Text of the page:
When I was starting my law enforcement career, I had excellent vision. Since then I have been very lucky and was able to avoid needing glasses up until only a few years ago. Carrying a firearm as part of my job, and for self-defense when not on duty, I had a serious interest in being able to see my sights, and be able to quickly get them lined up on a target. Over the years I have seen

and tried a variety of shapes, sizes, colors, dots, dashes, and other modifications designed to help get your pistol on target, and to continue to be able to do so as your eyes age and your visual acuity is diminished. Some of these got a bit out of hand. As Wiley Clapp said – “When I am shooting, I want to see sights and not a geometry problem.”

Like just about everyone else, I started with the standard black sights. Front post lined up in the rear notch, with equal distance on each side. There are those who say this is the best and only way to have sights, anything beyond the standard black sights should be forbidden. I say if it works for you, that’s great – go for it. When I bought a Colt Officer’s model pistol in .45acp right after they came out, it came equipped from the factory with three dot sights. I soon discovered that for me, lining up the three dots in a horizontal row was quicker and somewhat easier to do under stress than to obtain the traditional sight picture using the black front and rear sights.

Working a lot of late evening and early morning shifts, I was very happy when I discovered Trijicon night sights a few years into my career. They used tritium, a mildly radioactive isotope of hydrogen inside a tiny metal tube with a clear sapphire end cap. The Tritium activates phosphors also in the tube, causing them to glow for about ten years of usable service life before growing dim. In low light conditions, you had three glowing dots to line up on the target. The tubes were also surrounded with a white ring, which helped them to serve as three dot sights in daylight as well.

At that time I was carrying a Heckler & Koch P-7 M-13 “squeeze-cocker” as my duty pistol. I sent the slide to Trijicon, they removed the white plastic inserts in the sights, installed the tritium filled tube modules, and because it was my primary duty gun, got it shipped back to me within only a few days. I can’t tell you how amazing it was to have this new capability. In darkness or any low light conditions, if there was enough light to see and identify a threat, I was able to line up the sights and hit the target.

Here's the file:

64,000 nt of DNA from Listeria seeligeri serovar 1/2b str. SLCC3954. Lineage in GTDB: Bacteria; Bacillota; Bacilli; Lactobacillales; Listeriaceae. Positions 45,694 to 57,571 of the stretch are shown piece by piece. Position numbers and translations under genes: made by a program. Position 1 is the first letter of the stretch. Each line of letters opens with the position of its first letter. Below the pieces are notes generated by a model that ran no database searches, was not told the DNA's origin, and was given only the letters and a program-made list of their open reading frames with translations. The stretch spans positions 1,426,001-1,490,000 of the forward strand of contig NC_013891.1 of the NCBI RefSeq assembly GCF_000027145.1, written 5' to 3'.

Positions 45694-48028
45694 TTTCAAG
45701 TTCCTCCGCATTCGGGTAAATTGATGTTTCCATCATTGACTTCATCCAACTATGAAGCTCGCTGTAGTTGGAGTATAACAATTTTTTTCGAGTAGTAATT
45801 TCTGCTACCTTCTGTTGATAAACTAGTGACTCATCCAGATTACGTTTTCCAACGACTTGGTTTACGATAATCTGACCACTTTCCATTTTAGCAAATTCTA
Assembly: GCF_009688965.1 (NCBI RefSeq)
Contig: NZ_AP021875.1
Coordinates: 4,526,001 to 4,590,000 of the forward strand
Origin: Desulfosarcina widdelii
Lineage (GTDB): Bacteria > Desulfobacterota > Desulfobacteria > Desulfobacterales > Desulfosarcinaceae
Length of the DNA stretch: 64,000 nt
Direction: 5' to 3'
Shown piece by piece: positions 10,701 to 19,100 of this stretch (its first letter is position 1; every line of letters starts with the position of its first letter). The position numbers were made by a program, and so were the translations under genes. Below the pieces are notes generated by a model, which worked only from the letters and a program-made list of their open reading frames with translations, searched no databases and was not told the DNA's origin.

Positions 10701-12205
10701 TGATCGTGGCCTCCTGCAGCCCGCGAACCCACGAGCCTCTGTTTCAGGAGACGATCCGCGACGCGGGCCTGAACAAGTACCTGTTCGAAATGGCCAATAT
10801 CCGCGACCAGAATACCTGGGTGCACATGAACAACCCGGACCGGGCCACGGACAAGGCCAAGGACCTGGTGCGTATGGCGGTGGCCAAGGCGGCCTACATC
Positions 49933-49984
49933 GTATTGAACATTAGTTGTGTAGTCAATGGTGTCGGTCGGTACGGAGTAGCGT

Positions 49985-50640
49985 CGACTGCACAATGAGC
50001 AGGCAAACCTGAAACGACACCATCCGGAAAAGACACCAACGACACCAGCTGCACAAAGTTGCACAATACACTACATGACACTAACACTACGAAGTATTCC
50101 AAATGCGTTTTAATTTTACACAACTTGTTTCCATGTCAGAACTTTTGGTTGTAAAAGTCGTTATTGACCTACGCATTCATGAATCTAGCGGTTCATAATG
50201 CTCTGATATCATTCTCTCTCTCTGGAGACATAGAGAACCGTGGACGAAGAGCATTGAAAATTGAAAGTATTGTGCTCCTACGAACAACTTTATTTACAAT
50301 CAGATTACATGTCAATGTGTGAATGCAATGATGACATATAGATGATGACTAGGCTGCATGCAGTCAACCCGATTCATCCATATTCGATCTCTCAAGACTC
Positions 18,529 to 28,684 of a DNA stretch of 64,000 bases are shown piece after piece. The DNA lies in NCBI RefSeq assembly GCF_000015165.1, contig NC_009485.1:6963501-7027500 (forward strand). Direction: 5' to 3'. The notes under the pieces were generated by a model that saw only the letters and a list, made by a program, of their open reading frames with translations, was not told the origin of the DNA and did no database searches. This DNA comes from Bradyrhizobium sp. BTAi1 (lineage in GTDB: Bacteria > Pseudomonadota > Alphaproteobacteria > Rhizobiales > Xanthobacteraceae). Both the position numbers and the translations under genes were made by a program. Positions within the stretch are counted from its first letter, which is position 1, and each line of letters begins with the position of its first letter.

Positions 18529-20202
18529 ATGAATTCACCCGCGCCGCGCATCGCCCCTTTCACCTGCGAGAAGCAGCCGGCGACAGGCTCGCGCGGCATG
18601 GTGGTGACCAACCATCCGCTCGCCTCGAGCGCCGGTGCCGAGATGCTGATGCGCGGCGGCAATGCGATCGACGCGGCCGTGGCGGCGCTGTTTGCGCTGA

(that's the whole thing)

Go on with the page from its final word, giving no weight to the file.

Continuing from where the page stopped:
I enjoy telling one particular story. Early one morning, my partner and I responded to an alarm in a building. We entered, and moved in a leap-frog pattern down a darkened hallway. He would move twenty feet or so, then stop, I would then move up, passing his position, and once twenty or so feet ahead, stop. Later the area was cleared, and we had determined the cause of the false alarm. My partner then said “you and those stupid sights!” “As we were searching the building, all I could see were those stupid three green dots as you were ahead of me. Good thing there was no one in there – I would have never seen them, all my attention was on those cool sights…”

Some have complained that the Trijicon sights should be improved by having different colors in the front and rear sights, or making the front sight noticeable larger or brighter – to help differentiate quickly and under stress which of the three dots was supposed to go in the middle. I have been lucky I guess, and didn’t have any problems with that particular issue.

I may be wrong here, but this next information is based on my best memory of what happened. About ten years ago, a gunsmith working at the Gunsite Academy in Paulden AZ, combined the front XS “Golf Ball” front sight with a modified rear sight (later using the 10-8 Performance rear sight) on a student’s pistol. Instead of a square notch on the rear sight, the modification was to create a “U” shaped notch (which was already build into the 10-8 sight). The large round white front dot on the XS sight fit perfectly into that rounded notch, and made it very easy to see, and line up the sights. Because of the big, easy to see dot, and the ease of lining them up, these were quickly termed “Old Guy” sights.